Judge David Johnson lives life in the breakdown lane.
Some lines cannot be crossed.
A washed-up race-car driver. An ill-tempered arms smuggler. His hot daughter. No, it's not the feature film adaptation of my life story. It's a hot caper picture starring Scott Baio!
Facts of the Case
Mitch Camponella (Samuel Page) is a badass driver whose mistakes on the track cost his father $60,000. Wracked by guilt, Mitch accepts a lucrative job as a mechanic for flashy billionaire importer/exporter Frank Chase (Baio) and soon finds himself thrust into the middle of a covert FBI investigation. The target? Frank Chase himself, who turns out not to be that great a guy. Sumbitch sells weapons to terrorists!
Mitch ends up going undercover for the Feds, though things get complicated when he falls head over heels for Chase's hot daughter (Taylor Cole). Can he put his street smarts to work and put Chase behind bars? There's an excellent chance.
I don't know if I've ever seen so much effort exerted in a film to obstruct an actress's nipples as in Finish Line. Taylor Cole disrobes in several love scenes with Samuel Page and the camera angles and edits are strategically manufactured to ensure that not even a smidgen of areola is revealed. There you go, some pointless trivia in case the question appears on the next version of Scene It.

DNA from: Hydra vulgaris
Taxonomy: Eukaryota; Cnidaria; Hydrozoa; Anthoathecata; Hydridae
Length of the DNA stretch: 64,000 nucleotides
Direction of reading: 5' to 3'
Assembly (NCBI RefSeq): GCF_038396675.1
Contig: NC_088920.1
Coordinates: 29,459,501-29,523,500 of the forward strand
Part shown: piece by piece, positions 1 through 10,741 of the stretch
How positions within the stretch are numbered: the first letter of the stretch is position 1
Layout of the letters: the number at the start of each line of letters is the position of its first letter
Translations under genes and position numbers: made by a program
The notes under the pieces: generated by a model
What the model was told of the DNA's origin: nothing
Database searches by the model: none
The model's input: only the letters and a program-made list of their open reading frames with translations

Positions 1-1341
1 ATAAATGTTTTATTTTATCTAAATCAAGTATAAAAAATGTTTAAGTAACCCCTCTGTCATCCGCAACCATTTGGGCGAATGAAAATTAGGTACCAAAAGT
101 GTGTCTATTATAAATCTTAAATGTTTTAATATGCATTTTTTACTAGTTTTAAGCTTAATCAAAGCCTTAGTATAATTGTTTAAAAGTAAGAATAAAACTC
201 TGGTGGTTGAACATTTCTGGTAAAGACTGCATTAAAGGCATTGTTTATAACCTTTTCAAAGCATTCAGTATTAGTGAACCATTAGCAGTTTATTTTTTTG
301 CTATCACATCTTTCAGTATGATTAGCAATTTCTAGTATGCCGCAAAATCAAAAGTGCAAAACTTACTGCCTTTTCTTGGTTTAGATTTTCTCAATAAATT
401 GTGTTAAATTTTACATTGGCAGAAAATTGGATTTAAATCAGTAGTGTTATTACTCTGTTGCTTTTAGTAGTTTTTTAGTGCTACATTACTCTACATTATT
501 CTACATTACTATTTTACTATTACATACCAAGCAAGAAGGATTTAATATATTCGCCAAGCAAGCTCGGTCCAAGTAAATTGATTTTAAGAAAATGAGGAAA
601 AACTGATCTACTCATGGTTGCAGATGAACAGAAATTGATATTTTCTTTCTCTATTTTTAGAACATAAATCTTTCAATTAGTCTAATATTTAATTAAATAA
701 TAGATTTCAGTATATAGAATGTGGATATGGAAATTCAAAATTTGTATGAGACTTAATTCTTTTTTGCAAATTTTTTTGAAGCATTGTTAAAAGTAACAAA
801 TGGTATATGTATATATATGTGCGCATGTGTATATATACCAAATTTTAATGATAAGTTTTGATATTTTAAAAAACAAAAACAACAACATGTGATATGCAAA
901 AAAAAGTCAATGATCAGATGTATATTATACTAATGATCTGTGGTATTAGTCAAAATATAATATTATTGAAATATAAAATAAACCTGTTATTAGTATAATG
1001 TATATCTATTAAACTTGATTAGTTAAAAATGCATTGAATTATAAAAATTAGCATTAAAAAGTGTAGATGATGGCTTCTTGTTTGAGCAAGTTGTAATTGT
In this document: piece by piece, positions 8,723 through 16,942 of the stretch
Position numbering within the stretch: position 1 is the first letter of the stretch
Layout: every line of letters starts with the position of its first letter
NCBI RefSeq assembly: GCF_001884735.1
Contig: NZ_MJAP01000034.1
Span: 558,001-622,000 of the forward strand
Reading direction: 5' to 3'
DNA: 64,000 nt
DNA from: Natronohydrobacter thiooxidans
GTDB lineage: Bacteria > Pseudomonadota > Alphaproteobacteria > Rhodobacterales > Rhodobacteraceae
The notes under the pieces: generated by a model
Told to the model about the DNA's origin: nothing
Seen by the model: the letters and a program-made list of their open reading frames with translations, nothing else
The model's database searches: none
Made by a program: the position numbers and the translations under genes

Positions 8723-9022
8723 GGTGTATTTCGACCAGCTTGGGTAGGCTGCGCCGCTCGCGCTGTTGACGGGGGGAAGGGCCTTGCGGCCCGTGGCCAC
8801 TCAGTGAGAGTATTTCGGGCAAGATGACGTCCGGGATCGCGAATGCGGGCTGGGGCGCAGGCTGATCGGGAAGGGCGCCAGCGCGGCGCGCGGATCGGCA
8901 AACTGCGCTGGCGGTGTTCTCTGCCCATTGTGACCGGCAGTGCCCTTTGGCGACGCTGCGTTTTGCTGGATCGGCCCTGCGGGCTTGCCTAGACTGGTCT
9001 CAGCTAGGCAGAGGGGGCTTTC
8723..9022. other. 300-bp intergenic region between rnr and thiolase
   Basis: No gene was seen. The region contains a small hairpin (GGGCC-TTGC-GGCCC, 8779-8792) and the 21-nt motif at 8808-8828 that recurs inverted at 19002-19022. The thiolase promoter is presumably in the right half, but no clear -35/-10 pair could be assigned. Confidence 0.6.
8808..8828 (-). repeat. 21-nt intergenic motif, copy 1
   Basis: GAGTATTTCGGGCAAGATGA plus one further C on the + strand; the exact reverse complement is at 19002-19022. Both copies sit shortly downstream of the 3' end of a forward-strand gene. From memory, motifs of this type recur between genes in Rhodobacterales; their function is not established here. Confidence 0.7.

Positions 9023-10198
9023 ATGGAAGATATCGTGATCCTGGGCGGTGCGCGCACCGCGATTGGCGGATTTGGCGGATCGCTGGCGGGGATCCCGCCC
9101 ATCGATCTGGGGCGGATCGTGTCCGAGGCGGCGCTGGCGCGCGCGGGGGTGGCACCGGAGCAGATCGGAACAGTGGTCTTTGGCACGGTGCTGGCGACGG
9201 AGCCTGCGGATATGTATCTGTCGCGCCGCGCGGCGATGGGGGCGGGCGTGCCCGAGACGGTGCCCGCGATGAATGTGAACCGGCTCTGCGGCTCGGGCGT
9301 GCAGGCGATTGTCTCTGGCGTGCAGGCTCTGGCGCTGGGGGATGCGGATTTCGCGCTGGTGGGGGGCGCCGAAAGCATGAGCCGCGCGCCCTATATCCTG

The rest of Finish Line is not nearly as memorable. A by-the-numbers, low-impact actioner, it fails to deliver enough high-octane thrills and plot twists to make it stand out in the crowded field of similarly crafted made-for-TV shoot'em ups. Actually, that's not an accurate description, because there's not much shooting going down here. The mayhem is limited to a Mercedes car chase in the beginning and a gasoline truck chase in the end, the latter of which is the action finale and somehow manages to be boring. How you can have a gasoline truck chase—that of course ends in a huge fireball—be boring is beyond me, and a testament to the insipidness of the staging of the action set-pieces in Finish Line.
But all is not lost. The feature is slick and stocked with enough gonzo acting to prevent it from becoming a complete letdown. Baio and Page bring some pretty good stuff to their roles. As the heavy, Baio sneers and saunters and talks trash and chomps on his cigars and dumps 10 gallons of hair product onto his skull and his performance is goofy sure, but not so over-the-top where it becomes a joke. Page is a good lead, has a solid physical presence and though he's in little more than a budget rental, puts enough effort into his lead to make it believable. Taylor Cole is sufficiently gorgeous and smarmy when her character calls for it—which accounts for the only twist in the movie.
Look, I've pretty much run out of things to say about this movie. And yes I know that's pathetic, especially considering I wasted a paragraph talking about nipples.
The disc specs are adequate—a clean 1.85:1 anamorphic widescreen and a 2.0 stereo mix that works. No extras.
Nondescript but not abysmal, Finish Line won't poop on you brain. How's that for a ringing endorsement?
It finishes. Barely.
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Scales of Justice
Studio: Genius Products
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